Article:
I was 21 when my last relationship ended. At the time, I told myself I would focus on my career in the music industry. Online marketing was at its inception and I was leading the charge of getting your favorite rapper onto your computer screen.
But in my personal reality, I was just hiding from some deep-rooted daddy issues and 10 years later, I found myself still single.
It wasn’t my intention to be single for so long. I thought it would only be a few years — that I’d get that corner office and a relationship would become a priority again.
Time flew and eight years later, I got diagnosed with cancer and had to reevaluate my entire life.
I had to decide if I wanted kids and in my head, kids meant a family. Family meant a husband, which meant that I'd have to date with the purpose to settle down for the first time in a really long time.
In those years of being single, I developed some serious single girl habits. When I found myself in a relationship for the first time in 10 years, I had to break those habits so that they wouldn’t break us.
If you’ve been single for a while and are now officially taken, here are some of the single habits you’ll have to break:
There’s A Difference Between Being Physical And Being Affectionate
Being physical is easy. You find someone attractive, you have a couple of drinks and BOOM, you’re getting physical. Add in some light cuddling to pretend like you actually like each other and then you continue about your own business.
Being affectionate, on the other hand, is hard work; you have to show affection outside of the bedroom. You have to be aware of your partner's needs and be tender and warm.
Well, warm was not my cup of tea. I had to be constantly reminded to hold his hand when we walked down the street or sit closer to him when we were watching a movie on the couch.
No, You Can’t Kick Him Out Of The Bed
When I first started dating with the intent to settle down, this was one of the hardest habits to break. I LOVE MY SLEEP! And, I couldn’t get enough sleep when someone slept over.
I just wasn’t used to it and it made me feel suffocated. But, how can you be in a relationship without allowing someone to sleep over?
The only way to break this habit is to accept it as your reality. Take a melatonin if you must, but there’s no way to get around this one other than to just get used to it.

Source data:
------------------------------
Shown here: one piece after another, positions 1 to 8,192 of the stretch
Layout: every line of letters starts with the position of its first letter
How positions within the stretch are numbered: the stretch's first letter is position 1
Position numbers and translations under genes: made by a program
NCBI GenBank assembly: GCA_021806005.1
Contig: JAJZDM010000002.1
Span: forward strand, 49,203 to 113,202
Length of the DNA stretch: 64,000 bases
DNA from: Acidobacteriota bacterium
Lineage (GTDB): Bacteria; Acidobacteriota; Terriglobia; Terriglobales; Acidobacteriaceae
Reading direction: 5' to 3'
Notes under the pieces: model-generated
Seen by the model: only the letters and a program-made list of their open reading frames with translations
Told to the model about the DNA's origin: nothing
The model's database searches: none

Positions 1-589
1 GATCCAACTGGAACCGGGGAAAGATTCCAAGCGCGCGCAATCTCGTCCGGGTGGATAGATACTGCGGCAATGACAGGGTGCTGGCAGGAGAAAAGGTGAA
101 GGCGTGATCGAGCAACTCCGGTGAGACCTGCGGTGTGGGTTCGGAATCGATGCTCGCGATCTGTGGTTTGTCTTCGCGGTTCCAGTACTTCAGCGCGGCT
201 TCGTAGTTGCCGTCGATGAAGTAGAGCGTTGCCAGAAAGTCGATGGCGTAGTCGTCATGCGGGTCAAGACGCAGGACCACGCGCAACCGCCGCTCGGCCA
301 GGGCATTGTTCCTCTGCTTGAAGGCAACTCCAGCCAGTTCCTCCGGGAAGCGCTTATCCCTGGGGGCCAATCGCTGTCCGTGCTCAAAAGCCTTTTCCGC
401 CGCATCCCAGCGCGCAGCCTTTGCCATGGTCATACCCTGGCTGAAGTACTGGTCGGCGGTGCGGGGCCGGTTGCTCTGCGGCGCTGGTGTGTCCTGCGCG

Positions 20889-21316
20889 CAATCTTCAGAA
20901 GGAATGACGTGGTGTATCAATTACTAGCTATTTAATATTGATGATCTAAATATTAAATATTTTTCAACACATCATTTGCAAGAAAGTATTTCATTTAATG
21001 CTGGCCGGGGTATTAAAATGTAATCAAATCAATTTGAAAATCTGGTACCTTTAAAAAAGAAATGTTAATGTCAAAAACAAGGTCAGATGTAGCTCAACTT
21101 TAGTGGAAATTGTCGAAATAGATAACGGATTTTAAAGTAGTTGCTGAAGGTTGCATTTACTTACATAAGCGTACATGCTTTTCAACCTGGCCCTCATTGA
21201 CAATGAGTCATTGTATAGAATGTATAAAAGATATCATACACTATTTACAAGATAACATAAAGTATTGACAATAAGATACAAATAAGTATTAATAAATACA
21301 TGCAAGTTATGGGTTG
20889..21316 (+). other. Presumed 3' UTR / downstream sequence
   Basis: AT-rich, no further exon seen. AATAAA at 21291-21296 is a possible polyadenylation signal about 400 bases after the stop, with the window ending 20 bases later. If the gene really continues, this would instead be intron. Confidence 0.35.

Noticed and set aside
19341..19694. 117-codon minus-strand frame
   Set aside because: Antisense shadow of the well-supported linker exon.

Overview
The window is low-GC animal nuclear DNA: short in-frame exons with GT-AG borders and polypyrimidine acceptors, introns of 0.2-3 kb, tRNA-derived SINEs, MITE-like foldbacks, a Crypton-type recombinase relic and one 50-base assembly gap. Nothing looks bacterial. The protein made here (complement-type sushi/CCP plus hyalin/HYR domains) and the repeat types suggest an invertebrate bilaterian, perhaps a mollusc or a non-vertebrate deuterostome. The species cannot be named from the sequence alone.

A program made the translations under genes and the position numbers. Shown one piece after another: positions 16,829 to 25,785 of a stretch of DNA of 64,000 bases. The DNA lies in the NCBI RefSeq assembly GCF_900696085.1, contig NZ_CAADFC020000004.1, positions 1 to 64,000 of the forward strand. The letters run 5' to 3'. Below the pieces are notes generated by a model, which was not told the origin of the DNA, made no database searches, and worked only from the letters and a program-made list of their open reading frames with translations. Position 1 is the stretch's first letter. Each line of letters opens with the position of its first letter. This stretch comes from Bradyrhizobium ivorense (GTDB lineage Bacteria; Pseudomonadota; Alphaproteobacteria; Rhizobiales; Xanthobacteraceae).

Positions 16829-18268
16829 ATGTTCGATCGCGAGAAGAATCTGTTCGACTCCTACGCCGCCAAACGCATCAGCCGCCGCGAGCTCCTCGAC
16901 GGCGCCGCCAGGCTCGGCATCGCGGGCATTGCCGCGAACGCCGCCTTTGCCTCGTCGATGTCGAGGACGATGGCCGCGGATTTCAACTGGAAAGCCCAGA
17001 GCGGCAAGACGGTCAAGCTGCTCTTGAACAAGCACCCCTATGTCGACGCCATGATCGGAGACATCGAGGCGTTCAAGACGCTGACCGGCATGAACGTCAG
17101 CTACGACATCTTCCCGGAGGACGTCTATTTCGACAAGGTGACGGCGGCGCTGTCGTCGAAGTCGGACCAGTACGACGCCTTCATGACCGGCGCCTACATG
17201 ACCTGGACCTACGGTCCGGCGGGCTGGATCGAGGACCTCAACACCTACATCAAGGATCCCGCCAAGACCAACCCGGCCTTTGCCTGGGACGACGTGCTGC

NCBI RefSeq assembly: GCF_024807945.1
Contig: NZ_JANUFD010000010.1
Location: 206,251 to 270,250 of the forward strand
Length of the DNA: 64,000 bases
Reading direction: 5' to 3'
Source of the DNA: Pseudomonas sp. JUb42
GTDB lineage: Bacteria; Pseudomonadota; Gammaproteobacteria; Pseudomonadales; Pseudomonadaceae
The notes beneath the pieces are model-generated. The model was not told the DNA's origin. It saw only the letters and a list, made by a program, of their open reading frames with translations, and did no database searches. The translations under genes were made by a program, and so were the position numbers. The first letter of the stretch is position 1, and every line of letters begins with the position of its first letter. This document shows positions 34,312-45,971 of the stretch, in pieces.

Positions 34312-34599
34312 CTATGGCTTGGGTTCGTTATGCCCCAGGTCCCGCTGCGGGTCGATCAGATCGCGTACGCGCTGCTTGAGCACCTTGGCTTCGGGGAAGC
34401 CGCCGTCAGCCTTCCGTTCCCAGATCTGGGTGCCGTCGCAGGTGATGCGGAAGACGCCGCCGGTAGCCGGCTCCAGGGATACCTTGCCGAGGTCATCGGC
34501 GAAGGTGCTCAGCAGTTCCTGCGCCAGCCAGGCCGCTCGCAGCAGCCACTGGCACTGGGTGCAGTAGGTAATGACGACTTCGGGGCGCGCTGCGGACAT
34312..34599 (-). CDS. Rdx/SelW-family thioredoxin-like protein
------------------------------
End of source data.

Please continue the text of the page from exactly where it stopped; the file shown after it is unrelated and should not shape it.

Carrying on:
That’s what people in relationships do when they’re on a short leash and have to tell their significant others about every move, right? Before my relationship, my idea of checking in consisted of texting back when they asked “WYD?”
Apparently, asking someone about his or her day shows that you care about his or her life. At first, this habit required some practice, but as my relationship matured, so did my stance on checking in.
It’s really just about sharing your day with a person — the person you call when something great happens and the person you lean on when it’s not so great.
Not Every Saturday Night Has To Be Epic
Other than when I was sick, I haven’t voluntarily spent a Saturday night at home in years. There was always a party, a date or something else exciting to do on Saturday nights.
The beginning of a relationship is just exciting like that. You go on amazing dates, you come home to amazing sex but then, you get a little comfortable and suddenly, you’ve spent the last few Saturday nights binge-watching "The Sopranos."
The single girl in me had a really hard time just sitting on the couch. It’s as if life was being lived right outside of my door and I was sitting it out.
I’ve had to learn that it’s ok to spend a Saturday night sitting on the couch. The conversations we have and the bonds we build as a couple are just as exciting.
You Can’t Control Everything, Especially Not Your Feelings
I'm a control freak by nature. I started dating with a purpose and that purpose had a deadline attached, so I had to plan.
But, I had to learn that I can’t control everything. I can’t control the timeline, I can’t control my boyfriend and I especially cannot control my feelings.
Relationships have to have fluidity and space to grow. Trying to control the turnout will never end well, so let go of trying to control everything; think less and feel more.
Change is uncomfortable, but if you’re committed to being in a relationship, you must practice these new habits consistently. Creating a new habit takes practice. You have to do it again and again and again, until it becomes something you master. It’s time to master this whole relationship thing.